The other day, I was sitting at a restaurant with a friend of mine and her husband. The waiter had just set our drinks in front of us and I opened my menu to try to decide what to eat. I was having a hard time choosing, even though I knew everyone was waiting for me. It was 7pm, and I hadn’t eaten since breakfast, making me decidedly tired and hungry. My friend warned me that I was about to hit my glass with my menu and as I was gesturing to her that I was totally fine, I accidentally knocked my super-full, super cold, super-large glass of milk across the table.
“I TOLD YOU TO BE MORE CAREFUL!” said my friend, “Why won’t you listen? You’re worse than a baby!”
“That is IT!” said her husband, “We warned you that was going to happen. We can’t take you anywhere. I hope you’re happy because you’re not getting another drink.”
The story above is true. I mean, it’s true-ish. You see, the whole story actually happened, but I wasn’t actually in the middle of it… I was watching it go down at a nearby table in a local restaurant. The tired, hungry, clumsy drink spiller was not me. It was a little boy, probably 5 years old. The adults in this story, as you probably guessed, were his parents. The words and the tone, well, they were exactly the same. The boy, of course, started to cry. His mother told him there was nothing to cry about, so he needed to knock it off. His father told him to start cleaning up the mess. I did my best to turn away and focus on my own menu and on not spilling my own glass of iced tea.
It’s easy when you’re a well-rested mom of grownup kids who rarely spill anymore to sit from her seat and judge the harshness of the parents. Unfortunately, my fading memory hasn’t faded enough to forget the many, many times I reacted just as strongly, just as fiercely to my own children without thinking one bit about my lack of mercy or grace. I still remember those early days- when my son and twin daughters were small and everything felt so hard and impossible and important. Mainly because it was hard and impossible and important. Trying to teach kids to be responsible, considerate, and careful on a steady diet of interrupted sleep, unfinished meals and nonexistent alone time puts one awfully close to the edge. Little things like a lapful of milk can push you right on over.
During those early parenting years, I was on the phone with my dearest friend in the entire world when she said “I have to go. It’s time to feed the people.” I laughed at her term for her children and asked her why she called them her “people.” She told me that it was her reminder to herself that these are people- they are not just her kids, they are actual people. That really resonated in my heart because, although it’s pretty obvious that these little ones who depend on you for every little thing are human beings, it’s super easy to forget that they are real live people who have feelings and thoughts and emotions just like us. As simple as it sounds, this tiny little conversation changed my parenting perspective completely. I began wondering how I would feel if other people treated me the way that I treated my children when they made a mistake. It caused me to stop with the yelling and lecturing, and start putting myself in their shoes.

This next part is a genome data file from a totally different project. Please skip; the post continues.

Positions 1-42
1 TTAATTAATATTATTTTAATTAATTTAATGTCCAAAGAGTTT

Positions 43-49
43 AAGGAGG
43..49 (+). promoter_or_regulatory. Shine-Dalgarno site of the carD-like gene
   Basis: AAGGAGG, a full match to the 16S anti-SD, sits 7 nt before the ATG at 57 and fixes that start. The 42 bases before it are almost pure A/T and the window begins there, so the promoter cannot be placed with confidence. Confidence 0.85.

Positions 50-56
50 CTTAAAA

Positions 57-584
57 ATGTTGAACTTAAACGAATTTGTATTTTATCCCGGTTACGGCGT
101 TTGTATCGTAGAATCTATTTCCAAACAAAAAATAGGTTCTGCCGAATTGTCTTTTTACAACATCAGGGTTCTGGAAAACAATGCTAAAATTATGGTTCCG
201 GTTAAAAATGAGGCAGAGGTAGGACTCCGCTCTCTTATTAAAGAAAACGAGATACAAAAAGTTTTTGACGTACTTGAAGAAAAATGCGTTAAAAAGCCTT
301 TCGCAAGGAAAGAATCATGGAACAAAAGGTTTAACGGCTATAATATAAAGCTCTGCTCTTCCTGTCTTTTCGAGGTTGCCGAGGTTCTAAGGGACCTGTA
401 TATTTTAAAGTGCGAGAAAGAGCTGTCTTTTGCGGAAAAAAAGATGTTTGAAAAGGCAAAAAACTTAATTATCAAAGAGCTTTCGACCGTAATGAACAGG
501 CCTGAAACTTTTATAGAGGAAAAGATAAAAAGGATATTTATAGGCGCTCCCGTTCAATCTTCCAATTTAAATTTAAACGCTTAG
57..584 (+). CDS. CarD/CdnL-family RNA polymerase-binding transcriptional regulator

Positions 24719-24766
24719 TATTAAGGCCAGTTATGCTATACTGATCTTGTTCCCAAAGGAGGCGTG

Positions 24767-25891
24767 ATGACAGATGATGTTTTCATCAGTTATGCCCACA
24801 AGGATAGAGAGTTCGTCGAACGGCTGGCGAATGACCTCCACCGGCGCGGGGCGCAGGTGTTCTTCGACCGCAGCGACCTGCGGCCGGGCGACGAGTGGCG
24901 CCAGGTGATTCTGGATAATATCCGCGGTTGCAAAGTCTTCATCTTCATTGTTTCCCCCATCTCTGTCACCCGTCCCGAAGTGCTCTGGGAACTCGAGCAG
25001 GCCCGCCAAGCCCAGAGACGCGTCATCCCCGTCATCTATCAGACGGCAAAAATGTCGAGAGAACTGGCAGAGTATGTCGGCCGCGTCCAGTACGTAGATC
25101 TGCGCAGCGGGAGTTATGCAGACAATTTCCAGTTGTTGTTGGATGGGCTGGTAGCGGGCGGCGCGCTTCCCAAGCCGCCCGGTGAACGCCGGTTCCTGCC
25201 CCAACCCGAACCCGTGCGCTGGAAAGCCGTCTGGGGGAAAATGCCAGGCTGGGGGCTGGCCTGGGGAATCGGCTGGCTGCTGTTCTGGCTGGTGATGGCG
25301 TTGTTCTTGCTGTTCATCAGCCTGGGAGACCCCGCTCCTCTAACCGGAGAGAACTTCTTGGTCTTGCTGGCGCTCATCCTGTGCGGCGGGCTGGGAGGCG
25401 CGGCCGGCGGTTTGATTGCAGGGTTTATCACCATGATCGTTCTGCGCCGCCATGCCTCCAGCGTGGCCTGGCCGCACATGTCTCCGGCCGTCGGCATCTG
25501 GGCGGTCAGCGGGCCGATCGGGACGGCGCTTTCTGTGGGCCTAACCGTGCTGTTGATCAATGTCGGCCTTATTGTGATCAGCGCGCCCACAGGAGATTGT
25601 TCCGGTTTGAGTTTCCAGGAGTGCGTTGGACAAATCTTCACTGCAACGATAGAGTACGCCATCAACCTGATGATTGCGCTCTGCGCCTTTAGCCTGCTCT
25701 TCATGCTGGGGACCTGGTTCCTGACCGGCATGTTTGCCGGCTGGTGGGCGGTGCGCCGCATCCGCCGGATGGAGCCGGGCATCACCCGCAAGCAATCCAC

For example, if you and I went out to eat tonight, and right after the server brought our iced teas, I gestured to you and spilled my drink all over the table, I can’t imagine for one minute that you could even consider yelling at me. I am positive you would not call me a baby, even if you’d warned me that I was going to spill if I wasn’t careful. If I started to cry, you’d remember that I told you that I’ve had a really rough day, that I was super tired, and that I hadn’t eaten since breakfast. You’d never even think of telling me to stop crying. You’d probably try to make a joke to make me feel a little better, help me clean it up the best we could, and then give me a fresh start by ordering me a new cup of tea. Maybe one with a lid this time. We’d laugh together and I would feel loved. You would give me mercy, even if I owed you an apology for dousing you with tea. You would give me grace, even though I didn’t deserve it. You would do those things because you are graceful and kind and compassionate and because that’s what people do for each other.
Here’s what I realized when I started looking at my children as people: no matter how old you are, the way people react when you make a mistake matters. Yelling and humiliating is awful whether you are five or fifty-five. Mercy and grace, on the other hand, feel an awful lot like love at any age. Choosing to give grace when our kids spill milk or forget homework or lock the keys in the car doesn’t mean we aren’t teaching them to be responsible, considerate, and careful. It just means we’re also teaching them how to be graceful, kind, and compassionate.
Those things are important, too.